5. for a sustainable world. It’s what we mean when we say “green.”
  6. We work to stop abusive practices and to create healthy, just and sustainable practices.
  7. Green America’s Green Business Network™

Green America’s Green Business Network™ is the oldest, largest, and most diverse network of socially and environmentally responsible businesses in America.

Our Mission is to link green businesses to the growing marketplace of values-driven consumers. We provide services and connections that benefit both emerging and expanding green businesses.

Our Membership

Members of our Green Business Network™ include today’s most vibrant and influential social entrepreneurs. Together we are changing what it means to do business in America.

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Human Rights Commission

Local Business Enterprise

The Local Business Enterprise (LBE) Advisory Committee, formerly known as the Disadvantaged Business Enterprise (DBE) Advisory Committee, as mandated by Chapter 14B of the San Francisco Administrative Code, was formed in August 2004. The Committee advises and makes recommendations to the Commission in the development, implementation and monitoring of the policies and practices of the Local Business Enterprise Ordinance and Program. Its members are drawn from local business, labor, minority and women interests groups, trades and professions.

Equal Benefits for Domestic Partners and Spouses Nondiscrimination in City Contracts

Chapters 12B and 12C of the SF Administrative Code

What does the law require?

Effective June 1, 1997, Chapter 12B of the San Francisco Administrative Code was amended to prohibit the City and County of San Francisco from entering into contracts or leases with any entity that discriminates in the provision of benefits between employees with domestic partners and employees with spouses, and/or between the domestic partners and spouses of employees.

Who is covered by this law?

All entities who hold or seek to enter into contracts with the City and County of San Francisco for public works or improvements, for a franchise, concession or lease of City property, or for goods, services or supplies to be purchased at the expense of the City and County are covered by this law. The law does not cover entities with which the City does less then $5,000 worth of business per year. Subcontractors are not required to comply with this law. Each party to a joint venture must comply independently.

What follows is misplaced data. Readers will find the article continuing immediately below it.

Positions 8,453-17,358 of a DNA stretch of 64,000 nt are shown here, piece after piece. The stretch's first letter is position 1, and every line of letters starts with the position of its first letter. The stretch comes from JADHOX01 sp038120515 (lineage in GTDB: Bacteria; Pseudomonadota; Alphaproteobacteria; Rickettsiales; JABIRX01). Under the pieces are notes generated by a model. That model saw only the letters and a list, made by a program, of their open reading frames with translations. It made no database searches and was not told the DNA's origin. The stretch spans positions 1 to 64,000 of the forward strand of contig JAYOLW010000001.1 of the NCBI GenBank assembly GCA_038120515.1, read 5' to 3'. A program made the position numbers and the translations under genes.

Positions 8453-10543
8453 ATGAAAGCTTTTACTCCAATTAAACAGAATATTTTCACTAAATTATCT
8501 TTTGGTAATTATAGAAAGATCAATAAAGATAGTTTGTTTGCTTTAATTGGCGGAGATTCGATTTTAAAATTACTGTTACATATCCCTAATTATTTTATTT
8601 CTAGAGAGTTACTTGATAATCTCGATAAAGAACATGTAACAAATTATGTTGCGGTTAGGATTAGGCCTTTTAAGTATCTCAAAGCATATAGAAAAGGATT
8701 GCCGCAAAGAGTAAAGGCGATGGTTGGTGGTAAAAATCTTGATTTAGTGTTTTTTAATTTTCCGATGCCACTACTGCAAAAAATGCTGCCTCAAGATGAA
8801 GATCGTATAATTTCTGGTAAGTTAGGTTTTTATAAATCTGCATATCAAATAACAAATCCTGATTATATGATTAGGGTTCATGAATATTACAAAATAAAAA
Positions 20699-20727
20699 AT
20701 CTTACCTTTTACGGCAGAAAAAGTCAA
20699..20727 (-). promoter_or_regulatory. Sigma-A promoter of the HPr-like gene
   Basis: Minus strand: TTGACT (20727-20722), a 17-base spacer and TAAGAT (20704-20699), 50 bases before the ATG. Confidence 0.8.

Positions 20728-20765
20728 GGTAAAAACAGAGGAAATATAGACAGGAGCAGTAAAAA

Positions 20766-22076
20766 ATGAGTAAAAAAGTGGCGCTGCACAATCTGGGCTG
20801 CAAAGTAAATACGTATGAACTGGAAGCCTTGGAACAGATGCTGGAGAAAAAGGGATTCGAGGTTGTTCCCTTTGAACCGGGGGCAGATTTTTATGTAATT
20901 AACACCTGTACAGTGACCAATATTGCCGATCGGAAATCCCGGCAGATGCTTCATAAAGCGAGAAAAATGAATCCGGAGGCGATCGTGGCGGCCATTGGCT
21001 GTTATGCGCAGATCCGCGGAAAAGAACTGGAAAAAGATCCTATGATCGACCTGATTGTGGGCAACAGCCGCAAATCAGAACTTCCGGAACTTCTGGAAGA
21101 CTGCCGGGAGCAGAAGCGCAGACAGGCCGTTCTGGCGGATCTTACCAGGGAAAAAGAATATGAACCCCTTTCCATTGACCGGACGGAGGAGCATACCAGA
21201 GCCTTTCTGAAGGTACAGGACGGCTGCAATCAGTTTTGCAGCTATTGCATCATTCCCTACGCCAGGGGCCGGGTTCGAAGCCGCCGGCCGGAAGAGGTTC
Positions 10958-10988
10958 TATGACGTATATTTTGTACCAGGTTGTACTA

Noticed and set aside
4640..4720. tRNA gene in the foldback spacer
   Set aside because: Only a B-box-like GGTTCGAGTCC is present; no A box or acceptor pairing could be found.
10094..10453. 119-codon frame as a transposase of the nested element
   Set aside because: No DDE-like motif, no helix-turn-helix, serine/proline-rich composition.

What benefits are covered?

In most cases, the law applies to all benefits offered by a contractor to its employees who have spouses or domestic partners and all benefits offered directly to such spouses or domestic partners, even when the employee pays the entire cost of the benefit. This includes, but is not limited to, medical insurance, retirement plans, leaves of absence (such as bereavement and family medical leave), use of company facilities, and discounts. contractor takes all reasonable measures to stop discriminating, but can’t for reasons outside its control, it can comply with Chapter 12B if it agrees to pay a cash equivalent. The HRC decides whether reasonable measures have been taken. A cash equivalent is the amount of money paid by an employer for the spousal benefit that is unavailable for domestic partners, or vice versa. For more information, see Rules of Procedure section III, Reasonable Measures Application (Form HRC-12B-102) or contact the HRC.